The Japanese House of Councilors has amended a few of the nation’s laws, including lowering the age of adulthood to eighteen from twenty, and gender reassignment surgery cannot be done until the person is eighteen.
The House of Councilors, the upper house of Japan’s National Diet, has approved a bill to lower the age of legal adulthood in Japan. The legislation was initially introduced in March, with the amendments to the civil code being formally ratified on June 13.
The revision is the first change to the age of legal adulthood in over a century. The previous law, established during the Meiji period (which ran from 1868 to 1912) set the start of legal adulthood at 20, but the new law will knock that down two years, to 18.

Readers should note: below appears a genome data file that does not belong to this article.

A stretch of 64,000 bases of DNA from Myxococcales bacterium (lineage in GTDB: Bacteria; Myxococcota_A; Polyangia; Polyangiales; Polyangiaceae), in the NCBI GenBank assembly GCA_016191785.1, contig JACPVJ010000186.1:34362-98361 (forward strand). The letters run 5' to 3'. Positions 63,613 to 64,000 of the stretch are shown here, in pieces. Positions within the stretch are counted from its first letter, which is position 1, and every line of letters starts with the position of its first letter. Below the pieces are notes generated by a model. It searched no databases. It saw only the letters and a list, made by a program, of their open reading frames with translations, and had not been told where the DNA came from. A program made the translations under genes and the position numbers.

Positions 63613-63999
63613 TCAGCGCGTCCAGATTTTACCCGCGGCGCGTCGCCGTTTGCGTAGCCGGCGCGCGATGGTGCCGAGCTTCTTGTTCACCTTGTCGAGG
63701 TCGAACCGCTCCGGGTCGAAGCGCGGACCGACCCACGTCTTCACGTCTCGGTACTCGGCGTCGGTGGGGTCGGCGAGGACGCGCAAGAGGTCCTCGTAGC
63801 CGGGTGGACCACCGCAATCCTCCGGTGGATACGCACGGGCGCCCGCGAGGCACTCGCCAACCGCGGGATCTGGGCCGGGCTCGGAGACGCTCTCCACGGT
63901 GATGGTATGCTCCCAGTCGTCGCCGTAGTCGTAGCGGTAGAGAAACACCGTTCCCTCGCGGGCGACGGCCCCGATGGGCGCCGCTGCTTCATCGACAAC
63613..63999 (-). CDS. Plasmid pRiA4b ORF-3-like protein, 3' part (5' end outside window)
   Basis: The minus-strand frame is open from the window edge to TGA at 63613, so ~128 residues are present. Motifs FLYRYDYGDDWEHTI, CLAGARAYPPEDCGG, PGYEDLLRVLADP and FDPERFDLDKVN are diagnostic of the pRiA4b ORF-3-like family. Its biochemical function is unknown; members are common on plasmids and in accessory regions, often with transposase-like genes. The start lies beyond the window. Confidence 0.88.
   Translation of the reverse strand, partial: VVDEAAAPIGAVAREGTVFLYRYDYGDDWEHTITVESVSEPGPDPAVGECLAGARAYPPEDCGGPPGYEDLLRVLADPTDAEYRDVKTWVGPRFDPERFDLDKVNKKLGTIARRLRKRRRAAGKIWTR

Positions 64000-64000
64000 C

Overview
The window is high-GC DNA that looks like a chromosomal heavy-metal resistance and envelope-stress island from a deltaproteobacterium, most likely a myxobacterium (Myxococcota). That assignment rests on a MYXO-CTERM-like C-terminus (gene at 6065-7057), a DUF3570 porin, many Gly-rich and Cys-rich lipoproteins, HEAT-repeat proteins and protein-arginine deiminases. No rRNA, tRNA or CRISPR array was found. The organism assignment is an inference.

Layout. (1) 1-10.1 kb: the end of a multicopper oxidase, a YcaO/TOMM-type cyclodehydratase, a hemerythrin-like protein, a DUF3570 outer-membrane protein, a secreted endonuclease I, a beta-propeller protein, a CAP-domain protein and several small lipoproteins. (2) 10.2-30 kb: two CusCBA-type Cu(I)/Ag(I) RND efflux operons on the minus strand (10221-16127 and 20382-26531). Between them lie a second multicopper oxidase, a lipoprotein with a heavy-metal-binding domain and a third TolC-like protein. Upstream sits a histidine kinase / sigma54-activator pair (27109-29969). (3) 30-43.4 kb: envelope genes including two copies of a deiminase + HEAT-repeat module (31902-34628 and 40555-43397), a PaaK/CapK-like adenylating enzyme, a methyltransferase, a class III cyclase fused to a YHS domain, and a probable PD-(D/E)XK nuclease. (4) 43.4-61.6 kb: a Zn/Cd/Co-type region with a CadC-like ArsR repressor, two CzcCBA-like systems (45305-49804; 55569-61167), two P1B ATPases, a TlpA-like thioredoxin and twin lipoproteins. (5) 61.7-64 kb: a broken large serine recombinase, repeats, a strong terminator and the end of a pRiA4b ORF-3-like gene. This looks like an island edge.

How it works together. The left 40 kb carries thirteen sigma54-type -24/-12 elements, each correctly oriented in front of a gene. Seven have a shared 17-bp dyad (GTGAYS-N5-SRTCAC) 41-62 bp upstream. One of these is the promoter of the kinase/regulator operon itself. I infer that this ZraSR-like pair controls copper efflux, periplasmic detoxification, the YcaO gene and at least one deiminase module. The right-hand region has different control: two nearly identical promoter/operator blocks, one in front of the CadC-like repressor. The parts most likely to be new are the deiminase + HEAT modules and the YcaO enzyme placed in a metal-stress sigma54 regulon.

Sadly, there is some bad news if you like them young…
In total, 22 sections of the civil code were amended, with the proposals winning broad support across Japan’s major political factions such as the Liberal Democratic, Komeito, and Japan Restoration parties. The changes aren’t all about lowering ages, either. Currently, women in Japan are allowed to marry at 16, two years earlier than men. Under the new ordinances, tough, it will be raised to 18, making the marriage age the same for both sexes.
If Jeffrey Epstein hadn’t already “killed himself,” he certainly would have done so after hearing this news.